There’s a really thoughtful, interesting review of Inheritance by John Stintzi in the summer print issue of The Malahat Review. I especially like the reviewer’s comments on the middle section of the book:
But perhaps the poet’s best gift is her ability to shift focus from section to section. While the first is especially haunted by the speaker’s father (the whole book is), the second moves into much more charged, passionate, and directly personal language. It is the speaker’s interactions with her world, a kind of Bildungsroman. In the poem “Whiskey Mantra,” the speaker says “I raged, I swore / I contemplated becoming a whore, / all for the world.” Other exemplifying poems in this section are “Skinnydipping,” the “Bachelorette” sequence, “Russian Brides,” and “The Rich,” where “we daughters blew the rich / boys hard, as if / our lives depended on it.” These poems are chock full of images that stand unique in comparison to the other two sections; images of campfires, witches, nightclubs, and blowjobs, mingle with Powell’s glance back to the fairy tales and Greek myths that root these poems into the book’s overarching interest in the past.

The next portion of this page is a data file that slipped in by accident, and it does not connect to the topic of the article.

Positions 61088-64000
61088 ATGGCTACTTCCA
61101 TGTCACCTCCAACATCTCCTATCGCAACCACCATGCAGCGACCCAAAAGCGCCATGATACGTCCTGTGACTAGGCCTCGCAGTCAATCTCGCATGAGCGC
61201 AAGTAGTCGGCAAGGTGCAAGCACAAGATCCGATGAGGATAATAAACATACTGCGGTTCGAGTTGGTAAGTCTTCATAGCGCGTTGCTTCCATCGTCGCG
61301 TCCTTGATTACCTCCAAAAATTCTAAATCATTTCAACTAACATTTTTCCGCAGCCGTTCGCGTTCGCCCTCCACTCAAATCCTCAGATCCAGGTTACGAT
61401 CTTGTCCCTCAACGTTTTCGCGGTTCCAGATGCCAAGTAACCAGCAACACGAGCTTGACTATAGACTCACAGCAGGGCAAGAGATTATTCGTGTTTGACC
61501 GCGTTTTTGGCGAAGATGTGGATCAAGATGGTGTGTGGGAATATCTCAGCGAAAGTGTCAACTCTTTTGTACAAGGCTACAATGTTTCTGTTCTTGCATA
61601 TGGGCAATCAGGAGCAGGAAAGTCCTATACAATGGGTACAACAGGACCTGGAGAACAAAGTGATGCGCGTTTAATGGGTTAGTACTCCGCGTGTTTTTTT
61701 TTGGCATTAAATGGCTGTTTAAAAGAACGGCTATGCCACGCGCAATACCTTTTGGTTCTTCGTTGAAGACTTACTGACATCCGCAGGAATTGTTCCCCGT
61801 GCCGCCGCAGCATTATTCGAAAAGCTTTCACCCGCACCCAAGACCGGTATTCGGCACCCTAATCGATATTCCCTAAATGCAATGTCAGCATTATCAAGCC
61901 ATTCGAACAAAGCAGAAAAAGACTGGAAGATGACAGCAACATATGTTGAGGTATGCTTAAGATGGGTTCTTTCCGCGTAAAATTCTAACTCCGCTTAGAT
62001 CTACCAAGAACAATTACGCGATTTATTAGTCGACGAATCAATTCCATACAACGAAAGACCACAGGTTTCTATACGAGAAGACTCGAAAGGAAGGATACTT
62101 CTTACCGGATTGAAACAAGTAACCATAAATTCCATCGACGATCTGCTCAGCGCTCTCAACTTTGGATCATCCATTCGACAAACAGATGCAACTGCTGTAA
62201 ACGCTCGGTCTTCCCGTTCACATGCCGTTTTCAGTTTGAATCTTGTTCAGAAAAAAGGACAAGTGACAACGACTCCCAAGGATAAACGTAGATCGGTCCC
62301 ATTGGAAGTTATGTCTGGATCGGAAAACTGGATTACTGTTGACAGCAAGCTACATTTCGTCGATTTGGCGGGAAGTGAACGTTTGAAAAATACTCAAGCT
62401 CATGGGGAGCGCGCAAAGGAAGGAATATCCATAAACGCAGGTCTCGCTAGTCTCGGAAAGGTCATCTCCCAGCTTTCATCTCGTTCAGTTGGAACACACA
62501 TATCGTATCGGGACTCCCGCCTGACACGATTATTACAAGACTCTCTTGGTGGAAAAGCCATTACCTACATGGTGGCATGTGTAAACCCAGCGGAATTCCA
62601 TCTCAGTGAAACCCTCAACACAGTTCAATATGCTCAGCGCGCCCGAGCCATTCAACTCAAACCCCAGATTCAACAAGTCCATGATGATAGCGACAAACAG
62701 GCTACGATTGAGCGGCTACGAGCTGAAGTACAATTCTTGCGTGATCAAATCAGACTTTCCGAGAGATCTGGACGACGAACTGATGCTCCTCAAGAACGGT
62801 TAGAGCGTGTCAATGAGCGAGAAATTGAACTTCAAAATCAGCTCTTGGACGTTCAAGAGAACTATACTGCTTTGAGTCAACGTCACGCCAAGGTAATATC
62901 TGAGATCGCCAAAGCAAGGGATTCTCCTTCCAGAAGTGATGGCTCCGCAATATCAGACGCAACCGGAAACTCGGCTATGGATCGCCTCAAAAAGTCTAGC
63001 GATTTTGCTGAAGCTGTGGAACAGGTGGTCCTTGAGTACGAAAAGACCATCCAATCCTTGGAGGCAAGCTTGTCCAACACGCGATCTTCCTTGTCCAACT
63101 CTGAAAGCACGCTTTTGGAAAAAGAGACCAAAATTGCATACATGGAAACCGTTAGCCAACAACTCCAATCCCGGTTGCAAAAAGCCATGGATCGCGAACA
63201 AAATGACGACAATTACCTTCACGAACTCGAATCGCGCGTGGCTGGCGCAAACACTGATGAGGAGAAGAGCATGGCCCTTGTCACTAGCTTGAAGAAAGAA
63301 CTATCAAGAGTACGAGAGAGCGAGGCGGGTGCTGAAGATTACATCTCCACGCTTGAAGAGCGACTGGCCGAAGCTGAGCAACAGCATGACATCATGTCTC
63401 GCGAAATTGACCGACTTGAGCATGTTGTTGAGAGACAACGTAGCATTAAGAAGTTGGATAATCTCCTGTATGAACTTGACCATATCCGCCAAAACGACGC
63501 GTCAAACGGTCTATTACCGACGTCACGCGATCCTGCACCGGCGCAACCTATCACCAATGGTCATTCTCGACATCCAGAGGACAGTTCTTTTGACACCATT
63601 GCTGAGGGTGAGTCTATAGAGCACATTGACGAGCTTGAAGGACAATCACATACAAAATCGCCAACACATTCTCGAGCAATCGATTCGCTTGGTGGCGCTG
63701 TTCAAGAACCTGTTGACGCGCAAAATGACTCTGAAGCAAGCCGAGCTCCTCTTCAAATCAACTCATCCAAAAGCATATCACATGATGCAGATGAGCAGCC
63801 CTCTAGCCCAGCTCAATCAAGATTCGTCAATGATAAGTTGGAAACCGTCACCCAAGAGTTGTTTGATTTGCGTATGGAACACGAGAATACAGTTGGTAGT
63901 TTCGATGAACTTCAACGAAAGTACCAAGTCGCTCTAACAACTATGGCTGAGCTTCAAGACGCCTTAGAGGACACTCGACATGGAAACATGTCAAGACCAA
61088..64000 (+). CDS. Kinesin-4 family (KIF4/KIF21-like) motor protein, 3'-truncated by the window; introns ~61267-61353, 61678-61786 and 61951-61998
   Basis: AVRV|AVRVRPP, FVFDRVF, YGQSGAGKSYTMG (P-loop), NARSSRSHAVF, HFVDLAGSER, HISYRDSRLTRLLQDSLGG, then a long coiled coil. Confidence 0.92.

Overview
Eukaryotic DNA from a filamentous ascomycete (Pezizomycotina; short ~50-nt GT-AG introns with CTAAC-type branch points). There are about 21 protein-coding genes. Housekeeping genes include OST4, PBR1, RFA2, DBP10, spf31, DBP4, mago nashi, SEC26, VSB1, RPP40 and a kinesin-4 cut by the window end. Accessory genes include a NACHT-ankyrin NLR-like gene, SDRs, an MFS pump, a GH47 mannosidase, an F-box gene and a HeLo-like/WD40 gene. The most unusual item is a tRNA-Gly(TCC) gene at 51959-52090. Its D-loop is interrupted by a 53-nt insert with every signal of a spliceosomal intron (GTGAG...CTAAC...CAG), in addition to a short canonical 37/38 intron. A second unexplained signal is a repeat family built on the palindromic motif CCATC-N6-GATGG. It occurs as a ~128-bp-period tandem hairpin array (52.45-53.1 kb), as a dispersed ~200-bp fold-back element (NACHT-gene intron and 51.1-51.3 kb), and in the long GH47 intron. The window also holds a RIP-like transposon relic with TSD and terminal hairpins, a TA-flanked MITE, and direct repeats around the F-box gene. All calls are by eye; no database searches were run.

The review is online here.